In LCMS schools, I was taught to read the Bible. It’s a legacy I keep to this day, and one I hugely appreciate. When I got to college, I finally began learning more about how to read the Bible, not just to read it. The consistency with which the method was applied was impressive, as I found multiple different professors in the theology department (all of whom were pastors) emphasizing points that were, if not the same, then essentially interchangeable. The bedrock belief was that scripture interprets scripture. Another hallmark of the system was talking about the historical grammatical method of interpretation. The historical grammatical method includes attempting to find the original meaning of the text. I found this exciting, because it meant that for the first time, I was reading about history and archeology and seeing what they could teach me regarding the Bible. This was alongside my surging interest in Christian apologetics. I was (and am) fascinated by finding out about idioms in the Bible, or euphemistic language that explained why things were written in the way they were. It was truly an exciting time.

Then, it started to become problematic. The simplistic reading of passages that I grew up with started to make less sense. Some of this coincided with my turning away from young earth creationism. There was a distinct incongruity between what I was learning regarding what the original intent might have been for a passage and what I was supposed to accept it to mean. It culminated in one private discussion with a professor (who, again, was an LCMS pastor) in which I pointed out that it seemed like the Flood story had precursors in the ancient world, and that it seemed to be almost polemical in its intent rather than historical. That is, the Flood story to me read as an intentional reframing of existing stories to teach monotheism and about how God overpowered forces of chaos than it did as a sort of rote historical report. This reading, the professor pointed out, contradicted another aspect of the historical grammatical method, which is that the events depicted in the Bible are actually historical essentially all the way through. I would later learn that this was a distortion of what evangelicals broadly held to be the historical grammatical method, and that would be its own kind of revelatory gain. In the moment, however, I was a bit shocked. I was simply trying to apply the hermeneutic I’d been learning to the texts themselves. Instead, I was being told that I was undermining Scripture as history and, possibly, denying the Bible itself.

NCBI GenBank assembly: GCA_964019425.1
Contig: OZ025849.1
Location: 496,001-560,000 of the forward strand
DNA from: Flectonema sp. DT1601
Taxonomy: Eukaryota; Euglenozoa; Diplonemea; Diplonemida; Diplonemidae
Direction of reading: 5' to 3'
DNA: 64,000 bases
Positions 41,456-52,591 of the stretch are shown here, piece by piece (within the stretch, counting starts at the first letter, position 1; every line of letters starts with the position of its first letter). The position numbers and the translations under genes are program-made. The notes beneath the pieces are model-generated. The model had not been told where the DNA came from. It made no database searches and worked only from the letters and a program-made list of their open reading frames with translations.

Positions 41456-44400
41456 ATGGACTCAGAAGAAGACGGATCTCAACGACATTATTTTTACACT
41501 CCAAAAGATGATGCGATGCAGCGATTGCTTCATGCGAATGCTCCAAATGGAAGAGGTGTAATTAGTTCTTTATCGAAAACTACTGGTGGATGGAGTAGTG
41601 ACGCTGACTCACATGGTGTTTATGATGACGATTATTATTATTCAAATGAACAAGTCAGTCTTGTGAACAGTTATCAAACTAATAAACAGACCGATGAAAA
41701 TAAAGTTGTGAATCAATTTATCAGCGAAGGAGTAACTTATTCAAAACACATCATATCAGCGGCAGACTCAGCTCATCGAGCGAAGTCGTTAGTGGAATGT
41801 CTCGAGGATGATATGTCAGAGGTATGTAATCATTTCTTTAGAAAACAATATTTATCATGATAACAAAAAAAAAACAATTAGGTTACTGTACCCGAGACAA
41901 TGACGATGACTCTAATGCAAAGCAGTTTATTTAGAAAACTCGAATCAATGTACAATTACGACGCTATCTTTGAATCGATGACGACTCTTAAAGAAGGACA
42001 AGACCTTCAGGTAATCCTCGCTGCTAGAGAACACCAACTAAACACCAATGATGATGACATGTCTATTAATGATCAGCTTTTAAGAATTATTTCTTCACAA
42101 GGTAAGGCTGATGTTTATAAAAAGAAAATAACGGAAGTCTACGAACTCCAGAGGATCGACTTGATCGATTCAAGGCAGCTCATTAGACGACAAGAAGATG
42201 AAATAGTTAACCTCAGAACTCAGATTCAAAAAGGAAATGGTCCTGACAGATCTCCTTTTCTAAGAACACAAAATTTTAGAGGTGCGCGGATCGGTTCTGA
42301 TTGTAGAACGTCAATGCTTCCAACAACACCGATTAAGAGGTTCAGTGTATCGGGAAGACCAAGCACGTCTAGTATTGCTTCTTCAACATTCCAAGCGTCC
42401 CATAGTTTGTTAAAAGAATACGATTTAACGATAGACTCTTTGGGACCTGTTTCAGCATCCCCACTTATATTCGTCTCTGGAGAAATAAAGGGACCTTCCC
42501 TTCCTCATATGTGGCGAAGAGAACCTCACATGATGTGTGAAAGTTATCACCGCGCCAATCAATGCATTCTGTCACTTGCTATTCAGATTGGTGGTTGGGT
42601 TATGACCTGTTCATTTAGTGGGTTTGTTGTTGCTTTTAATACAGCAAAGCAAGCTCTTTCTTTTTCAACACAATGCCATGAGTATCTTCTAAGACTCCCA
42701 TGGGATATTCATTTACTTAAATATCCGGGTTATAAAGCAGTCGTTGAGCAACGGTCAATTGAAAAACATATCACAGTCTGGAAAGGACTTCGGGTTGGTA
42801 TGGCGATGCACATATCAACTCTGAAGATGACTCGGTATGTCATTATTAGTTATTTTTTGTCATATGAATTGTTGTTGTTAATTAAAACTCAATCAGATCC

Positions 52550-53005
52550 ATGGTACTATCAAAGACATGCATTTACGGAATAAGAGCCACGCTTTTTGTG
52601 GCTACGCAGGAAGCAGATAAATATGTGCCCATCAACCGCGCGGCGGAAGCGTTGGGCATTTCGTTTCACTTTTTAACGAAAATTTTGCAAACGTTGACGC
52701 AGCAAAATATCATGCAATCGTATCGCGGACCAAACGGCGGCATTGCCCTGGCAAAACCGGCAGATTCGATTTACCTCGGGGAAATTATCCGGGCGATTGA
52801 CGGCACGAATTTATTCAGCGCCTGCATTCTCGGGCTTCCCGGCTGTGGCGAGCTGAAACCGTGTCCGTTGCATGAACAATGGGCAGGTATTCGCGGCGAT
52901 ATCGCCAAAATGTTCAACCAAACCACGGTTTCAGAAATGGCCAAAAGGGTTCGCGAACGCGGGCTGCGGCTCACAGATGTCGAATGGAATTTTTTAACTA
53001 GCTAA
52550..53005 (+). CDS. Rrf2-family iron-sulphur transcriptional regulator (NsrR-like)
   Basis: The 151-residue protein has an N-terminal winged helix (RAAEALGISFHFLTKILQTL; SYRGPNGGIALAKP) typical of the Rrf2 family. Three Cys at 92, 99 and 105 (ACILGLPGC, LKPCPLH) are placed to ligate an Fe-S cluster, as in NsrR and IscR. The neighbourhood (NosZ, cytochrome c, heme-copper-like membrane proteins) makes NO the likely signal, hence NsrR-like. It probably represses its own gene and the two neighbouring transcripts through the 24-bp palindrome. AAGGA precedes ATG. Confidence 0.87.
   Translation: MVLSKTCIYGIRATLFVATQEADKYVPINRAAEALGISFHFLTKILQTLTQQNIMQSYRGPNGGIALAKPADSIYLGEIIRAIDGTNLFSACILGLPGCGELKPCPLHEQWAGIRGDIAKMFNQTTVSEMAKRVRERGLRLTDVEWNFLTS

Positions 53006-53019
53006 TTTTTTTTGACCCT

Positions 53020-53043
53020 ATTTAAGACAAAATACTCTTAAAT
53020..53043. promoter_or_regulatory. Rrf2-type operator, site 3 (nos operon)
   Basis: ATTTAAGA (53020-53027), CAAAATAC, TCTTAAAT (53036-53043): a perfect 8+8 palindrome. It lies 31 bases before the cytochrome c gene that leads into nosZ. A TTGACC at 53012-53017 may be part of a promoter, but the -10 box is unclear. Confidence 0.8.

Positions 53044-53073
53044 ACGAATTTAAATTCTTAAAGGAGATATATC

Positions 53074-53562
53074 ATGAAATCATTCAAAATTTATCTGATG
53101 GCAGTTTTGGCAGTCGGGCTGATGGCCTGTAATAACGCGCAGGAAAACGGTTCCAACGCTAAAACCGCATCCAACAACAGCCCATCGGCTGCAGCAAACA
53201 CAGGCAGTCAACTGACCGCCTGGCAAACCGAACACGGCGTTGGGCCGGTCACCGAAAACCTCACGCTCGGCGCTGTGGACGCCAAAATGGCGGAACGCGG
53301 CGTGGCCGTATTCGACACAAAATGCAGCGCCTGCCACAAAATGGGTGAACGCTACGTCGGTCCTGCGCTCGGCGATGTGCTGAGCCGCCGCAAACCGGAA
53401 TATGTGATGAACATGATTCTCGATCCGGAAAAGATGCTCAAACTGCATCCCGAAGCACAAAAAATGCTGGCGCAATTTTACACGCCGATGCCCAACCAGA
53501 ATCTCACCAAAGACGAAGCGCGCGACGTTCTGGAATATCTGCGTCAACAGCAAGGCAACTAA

When I shared my thoughts with another LCMS pastor, I was told straightforwardly that the way to distinguish someone who believed the Bible or not was to ask them about whether certain passages or books were historical. Thus, this pastor said you should ask whether they believe Jonah was a real person who was truly swallowed by a whale (or, he conceded, maybe a giant fish instead). You should ask whether they believe Adam and Eve were real and whether they were the first and only humans. You should ask whether a snake literally did speak to them. Noah’s Flood was another example. This pastor wasn’t just implying that denial of any of these meant one didn’t believe the Bible, he straightforwardly said it. That meant that my reading had to be rejected out of hand. I was devastated, but for the moment I dropped my investigation of Ancient Near Eastern background for the text. It would take me years to get back into it, and to this day I’m still trying to find resources to learn more.

One thing I’d theorized for a while about the LCMS and other groups that push beliefs that are outside of mainstream science was that once someone starts to disbelieve scientists regarding one thing, it becomes much easier to doubt scientists in other things. I wrote about how, as a child, I learned that scientists weren’t just wrong but were actively lying about things like the age of the Earth. Once you’ve accepted that there is some kind of global scientific conspiracy to cover up something like the age of the Earth, it becomes much easier to accept that same kind of thinking in other areas.